University Of Delaware Facing $250M Budget Shortfall, Announces Layoffs, Furloughs

A message from UD President Dennis Assanis

Dear UD Faculty and Staff,

Our fall semester is now fully underway at the University of Delaware, and I sincerely hope that you and your loved ones are staying safe and healthy during this challenging time. The COVID-19 pandemic has tested all of us in many ways, both individually and as an institution, and I want you to know how grateful I am for your dedication to care for each other and our entire community.

I know we are all disappointed that the fall semester has not unfolded with a vibrant campus that is bustling with UD students, faculty and staff, as we would normally expect. Yet I have been inspired to see our community work together to innovate creative solutions to the challenges we are facing together. We have adapted 90% of our courses for online delivery, resumed 85% of our research projects and created a robust COVID-19 testing program to help protect our community on and off our campus. I am proud of you — our amazing faculty and staff — as you carry on the vital mission of the University with impressive diligence.

As I shared in previous communications, the pandemic has continued to negatively affect UD’s financial situation. We began experiencing the impact in the spring as the fiscal year 2019-20 budget ended, and we expect this to continue through the current fiscal year 2020-21 budget and beyond. Without extensive mitigation steps, it is becoming increasingly clear that our University could be facing a gap between revenues and expenses of approximately $250 million. For this reason, I feel it is essential for everyone in our community to understand these unprecedented financial challenges and the reasons why significant cost-cutting measures, beyond those we initiated this past spring, are now necessary.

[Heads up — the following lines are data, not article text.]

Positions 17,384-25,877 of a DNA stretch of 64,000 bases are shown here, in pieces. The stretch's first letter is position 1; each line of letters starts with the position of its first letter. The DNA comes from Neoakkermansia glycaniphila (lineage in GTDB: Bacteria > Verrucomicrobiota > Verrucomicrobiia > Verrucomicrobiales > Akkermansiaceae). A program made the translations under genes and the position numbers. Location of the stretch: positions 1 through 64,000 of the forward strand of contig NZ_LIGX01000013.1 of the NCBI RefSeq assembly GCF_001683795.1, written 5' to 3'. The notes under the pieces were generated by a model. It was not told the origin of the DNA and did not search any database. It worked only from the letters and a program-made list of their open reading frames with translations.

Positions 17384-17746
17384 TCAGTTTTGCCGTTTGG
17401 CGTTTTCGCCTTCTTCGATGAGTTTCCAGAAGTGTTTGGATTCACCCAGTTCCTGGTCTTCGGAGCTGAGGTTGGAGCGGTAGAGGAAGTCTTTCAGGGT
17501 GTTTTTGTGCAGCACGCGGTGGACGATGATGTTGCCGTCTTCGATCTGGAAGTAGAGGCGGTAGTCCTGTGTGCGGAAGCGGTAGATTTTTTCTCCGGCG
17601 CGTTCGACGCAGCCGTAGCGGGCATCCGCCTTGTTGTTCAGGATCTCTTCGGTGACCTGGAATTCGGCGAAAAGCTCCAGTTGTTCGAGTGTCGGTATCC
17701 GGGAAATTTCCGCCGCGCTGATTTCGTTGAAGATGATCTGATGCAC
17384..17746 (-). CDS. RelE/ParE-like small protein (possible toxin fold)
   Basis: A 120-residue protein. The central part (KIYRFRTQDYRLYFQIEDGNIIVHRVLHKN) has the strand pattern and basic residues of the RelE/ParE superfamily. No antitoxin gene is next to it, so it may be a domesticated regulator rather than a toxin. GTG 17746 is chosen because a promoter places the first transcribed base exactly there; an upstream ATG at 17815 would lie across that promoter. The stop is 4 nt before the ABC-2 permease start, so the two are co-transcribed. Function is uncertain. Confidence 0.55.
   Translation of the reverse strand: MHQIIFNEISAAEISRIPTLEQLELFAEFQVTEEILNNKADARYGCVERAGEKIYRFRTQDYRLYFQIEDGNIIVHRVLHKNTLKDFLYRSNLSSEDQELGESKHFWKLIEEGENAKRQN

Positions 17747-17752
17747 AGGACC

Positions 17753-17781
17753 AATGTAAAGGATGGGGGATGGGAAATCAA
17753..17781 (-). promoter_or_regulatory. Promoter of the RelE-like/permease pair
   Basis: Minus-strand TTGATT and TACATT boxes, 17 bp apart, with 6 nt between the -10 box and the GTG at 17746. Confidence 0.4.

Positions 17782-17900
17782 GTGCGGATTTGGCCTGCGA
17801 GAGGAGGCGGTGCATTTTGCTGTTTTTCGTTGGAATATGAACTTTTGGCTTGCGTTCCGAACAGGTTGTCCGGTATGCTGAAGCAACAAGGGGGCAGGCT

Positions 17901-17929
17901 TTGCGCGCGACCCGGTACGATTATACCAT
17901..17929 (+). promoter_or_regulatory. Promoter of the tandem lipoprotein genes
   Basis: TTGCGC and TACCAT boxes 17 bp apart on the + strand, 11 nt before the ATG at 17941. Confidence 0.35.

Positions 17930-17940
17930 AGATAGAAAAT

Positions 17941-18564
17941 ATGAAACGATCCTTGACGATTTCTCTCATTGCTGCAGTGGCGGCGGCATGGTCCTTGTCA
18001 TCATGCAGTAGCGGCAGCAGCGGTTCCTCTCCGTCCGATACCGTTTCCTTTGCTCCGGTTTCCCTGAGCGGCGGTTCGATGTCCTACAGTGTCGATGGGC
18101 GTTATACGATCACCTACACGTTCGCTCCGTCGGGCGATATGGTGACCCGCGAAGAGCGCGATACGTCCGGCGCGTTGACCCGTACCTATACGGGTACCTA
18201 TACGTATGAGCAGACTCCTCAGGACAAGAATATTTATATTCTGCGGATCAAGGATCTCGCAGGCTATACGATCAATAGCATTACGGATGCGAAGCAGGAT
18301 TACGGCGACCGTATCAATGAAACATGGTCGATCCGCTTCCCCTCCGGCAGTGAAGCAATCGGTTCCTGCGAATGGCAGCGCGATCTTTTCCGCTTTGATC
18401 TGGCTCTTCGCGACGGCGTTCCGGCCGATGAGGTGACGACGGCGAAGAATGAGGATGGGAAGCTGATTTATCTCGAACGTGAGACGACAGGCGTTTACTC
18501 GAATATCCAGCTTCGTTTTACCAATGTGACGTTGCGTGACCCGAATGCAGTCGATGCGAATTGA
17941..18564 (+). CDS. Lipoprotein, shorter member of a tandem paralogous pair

Given that we will have eliminated almost all discretionary expenses for this year, we have no choice but to turn to personnel actions. We are committed to balancing the respect and appreciation we have for our workforce with the need to respond to immediate financial pressures, while positioning UD for success in the next few years. We also need to prioritize efficiency so that we continue to remain accessible and affordable for our students and families.